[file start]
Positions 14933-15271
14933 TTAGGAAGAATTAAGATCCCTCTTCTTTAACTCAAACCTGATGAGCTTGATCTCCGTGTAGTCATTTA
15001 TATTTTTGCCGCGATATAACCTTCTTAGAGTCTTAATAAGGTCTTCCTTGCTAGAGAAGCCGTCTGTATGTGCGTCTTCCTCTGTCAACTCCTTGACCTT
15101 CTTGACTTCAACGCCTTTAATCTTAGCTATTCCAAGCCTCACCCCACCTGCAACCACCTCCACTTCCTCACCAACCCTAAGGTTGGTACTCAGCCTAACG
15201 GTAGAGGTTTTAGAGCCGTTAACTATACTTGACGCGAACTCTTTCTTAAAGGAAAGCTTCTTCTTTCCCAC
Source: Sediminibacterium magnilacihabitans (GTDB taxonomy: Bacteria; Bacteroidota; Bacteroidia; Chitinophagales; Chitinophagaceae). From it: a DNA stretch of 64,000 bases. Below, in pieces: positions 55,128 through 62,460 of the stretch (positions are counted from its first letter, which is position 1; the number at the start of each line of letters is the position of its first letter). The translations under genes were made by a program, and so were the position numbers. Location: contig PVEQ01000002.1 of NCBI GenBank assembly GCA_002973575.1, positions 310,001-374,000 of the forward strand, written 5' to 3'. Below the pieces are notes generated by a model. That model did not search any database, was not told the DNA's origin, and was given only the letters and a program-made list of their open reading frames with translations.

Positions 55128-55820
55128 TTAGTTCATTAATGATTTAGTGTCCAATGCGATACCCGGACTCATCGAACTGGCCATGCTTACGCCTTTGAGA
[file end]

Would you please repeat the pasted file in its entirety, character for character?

Positions 14933-15271
14933 TTAGGAAGAATTAAGATCCCTCTTCTTTAACTCAAACCTGATGAGCTTGATCTCCGTGTAGTCATTTA
15001 TATTTTTGCCGCGATATAACCTTCTTAGAGTCTTAATAAGGTCTTCCTTGCTAGAGAAGCCGTCTGTATGTGCGTCTTCCTCTGTCAACTCCTTGACCTT
15101 CTTGACTTCAACGCCTTTAATCTTAGCTATTCCAAGCCTCACCCCACCTGCAACCACCTCCACTTCCTCACCAACCCTAAGGTTGGTACTCAGCCTAACG
15201 GTAGAGGTTTTAGAGCCGTTAACTATACTTGACGCGAACTCTTTCTTAAAGGAAAGCTTCTTCTTTCCCAC
Source: Sediminibacterium magnilacihabitans (GTDB taxonomy: Bacteria; Bacteroidota; Bacteroidia; Chitinophagales; Chitinophagaceae). From it: a DNA stretch of 64,000 bases. Below, in pieces: positions 55,128 through 62,460 of the stretch (positions are counted from its first letter, which is position 1; the number at the start of each line of letters is the position of its first letter). The translations under genes were made by a program, and so were the position numbers. Location: contig PVEQ01000002.1 of NCBI GenBank assembly GCA_002973575.1, positions 310,001-374,000 of the forward strand, written 5' to 3'. Below the pieces are notes generated by a model. That model did not search any database, was not told the DNA's origin, and was given only the letters and a program-made list of their open reading frames with translations.

Positions 55128-55820
55128 TTAGTTCATTAATGATTTAGTGTCCAATGCGATACCCGGACTCATCGAACTGGCCATGCTTACGCCTTTGAGA